Burbs, thanks for posting that. That could make a BIG difference in the original post. Mine was 70% rather than 75% so I was just quickly adding 5% as suggested in my post above, i.e., right now my hygrometer is reading 43% or 43+5=48% the old way. However, doing it correctly 75/70= 1.07 , so 43 x 1.07 = 46.01% NOT 48%. That incorrect difference of 2% could make an important difference when incubating eggs and deciding when/whether or not to add water.
    Also, when comparing my hygrometer's percentage to another that's known to be 100% correct, I could not see mine at 43% and the correct one at 46% and simply figure 3% difference at every percentage change, e.g., if mine only read 12% humidity, 12 x 1.07 = 12.84% not 15%. Thanks to you, I am going to keep a calculator next to my incubator and hygrometer from now on.
  4. chookchick

    chookchick Songster

    Aug 18, 2008
    Olympia WA
    Is there a lot of condensation on the windows? How does it "feel" to you? If it doesn't feel humid and the windows aren't wet, I wouldn't worry too much about it tonight. 20 degrees is not "too" awfully cold, and I'm sure your chickens heat it up some from there. Tomorrow you can figure out if that darned thing works or not.
  5. YonkFarm

    YonkFarm In the Brooder

    Feb 10, 2009
    Sutton, Nebraska
    I'm having the same issues....

    The humidity in my coop (12'x8' for 13 chickens, plus a 4'x12' storage area) went from 16% the past several days to 76% this afternoon! It's getting in the teens here tonight. Is there anything I should do? I've had their vent that's up at ceiling level closed for a few days and they haven't been outside much since we've had snow/wind/sub-zero temps, but today the vent was open as well as their pop door. We have an outdoor weather station and it says the humidity outside is 72%, so I'm thinking this is probably an accurate reading. It did feel quite humid outdoors today and our high temp was 33 degrees. Would the heat lamp help dry things out? I've only used it when our temps were getting well below zero. This is my first winter with chickens too.

    Thanks for any help!

    p.s. the Weather Channel says the humidity for our zip code is 93%????? Sometimes i wonder how accurate their readings are!
    Last edited: Dec 12, 2009
  6. chookchick

    chookchick Songster

    Aug 18, 2008
    Olympia WA
    76% is not awful, I would leave the vent open tonight unless it is huge (then maybe just part of it). I left a vent open even when the temps got down to 6 degrees. The chickens will warm up the air and you need a vent to carry off the moisture they produce. Gotta go but I'm sure they'll be fine!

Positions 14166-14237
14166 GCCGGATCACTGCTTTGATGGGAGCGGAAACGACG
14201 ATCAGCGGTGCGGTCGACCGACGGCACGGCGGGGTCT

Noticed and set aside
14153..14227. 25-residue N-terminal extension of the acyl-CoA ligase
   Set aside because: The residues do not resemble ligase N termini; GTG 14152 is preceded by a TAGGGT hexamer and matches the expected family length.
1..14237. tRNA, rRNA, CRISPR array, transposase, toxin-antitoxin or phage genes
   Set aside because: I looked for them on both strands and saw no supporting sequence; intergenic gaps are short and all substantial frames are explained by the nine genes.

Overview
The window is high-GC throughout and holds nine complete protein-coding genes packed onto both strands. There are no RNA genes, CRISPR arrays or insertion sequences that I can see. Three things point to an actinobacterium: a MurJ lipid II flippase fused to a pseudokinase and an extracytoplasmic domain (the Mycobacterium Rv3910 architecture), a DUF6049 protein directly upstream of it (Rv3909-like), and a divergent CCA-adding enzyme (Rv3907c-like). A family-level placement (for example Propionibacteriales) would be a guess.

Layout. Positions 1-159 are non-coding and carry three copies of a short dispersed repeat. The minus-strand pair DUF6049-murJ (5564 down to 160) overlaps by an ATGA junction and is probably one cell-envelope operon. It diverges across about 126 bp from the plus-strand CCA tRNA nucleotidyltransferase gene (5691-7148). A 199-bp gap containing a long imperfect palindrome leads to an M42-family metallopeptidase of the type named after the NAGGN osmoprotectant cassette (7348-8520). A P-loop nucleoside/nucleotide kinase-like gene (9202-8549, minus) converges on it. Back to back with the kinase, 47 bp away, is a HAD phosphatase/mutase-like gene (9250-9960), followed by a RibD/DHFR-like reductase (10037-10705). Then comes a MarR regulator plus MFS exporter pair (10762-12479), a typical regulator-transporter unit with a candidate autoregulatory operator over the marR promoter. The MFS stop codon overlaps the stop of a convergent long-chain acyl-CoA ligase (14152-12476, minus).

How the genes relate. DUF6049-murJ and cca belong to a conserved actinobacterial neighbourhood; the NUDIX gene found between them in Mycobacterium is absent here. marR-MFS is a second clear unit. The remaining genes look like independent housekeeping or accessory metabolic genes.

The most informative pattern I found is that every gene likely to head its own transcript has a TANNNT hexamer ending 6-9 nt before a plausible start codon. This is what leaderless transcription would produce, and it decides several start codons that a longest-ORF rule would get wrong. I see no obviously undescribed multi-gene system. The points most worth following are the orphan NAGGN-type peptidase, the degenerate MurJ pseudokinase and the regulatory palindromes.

7. thegoldengirls

    thegoldengirls Songster

    Sep 12, 2009
    Central NY
    Thanks everyone. I'll pull the hygrometer tomorrow morning and test it. It was 3.99, so I guess I shouldn't put too much stock into it's accuracy.
    I had an infarad lamp on the past 2 nights because of the wind blowing through, but not tonight. I would really prefer not using it, although it only takes some of the nip out of the air rather than heating.
    Like I say, still pretty new at this and pretty hooked on my girls. I would hate to lose them out of my own ignorance.
    I appreciate all your feedback!

  8. wing it

    wing it Songster

    Aug 13, 2009
    long island
    what type of venting, if any, do you have in the coop?
  9. thegoldengirls

    thegoldengirls Songster

    Sep 12, 2009
    Central NY
    I have (2) 6"x12" vents in the soffits. one on each side of the building. I also leave at least one of the two double chicken doors open during the day. I'm heading out now to let them out and am going to see what is says before I open the doors.
  10. gsim

    gsim Songster

    Jun 18, 2009
    East Tennessee
    Quote:How much ventilation do you have besides the pop doors and the entrance door ? [​IMG]

    By way of comparison, I have 5 sq ft, independent of doors and windows. Including windows I total over 40 sq f not counting the entrance or pop doors. My coop is exactly twice the size of yours and houses 24 pullets of 6 mo age. [​IMG]

    Hang a pie tin or other piece of metal inside and up high. Then check later for condensation on it. If it is sweating, you are lacking ventilation. [​IMG]

    ( I keep my feed inside and my water for the chooks outside. When it freezes here, I close all 4 windows and let my overhead ventilation do all of the work keeping things dry. At those times, I will bring a small bucket of very warm water to them in the AM but it stays outside.) You may have a disfunctional piece of eqpt or you might just need ventilation added. Needs to be as high as possible if on walls, or maybe a turbine vent like I have in center of my coop. [​IMG]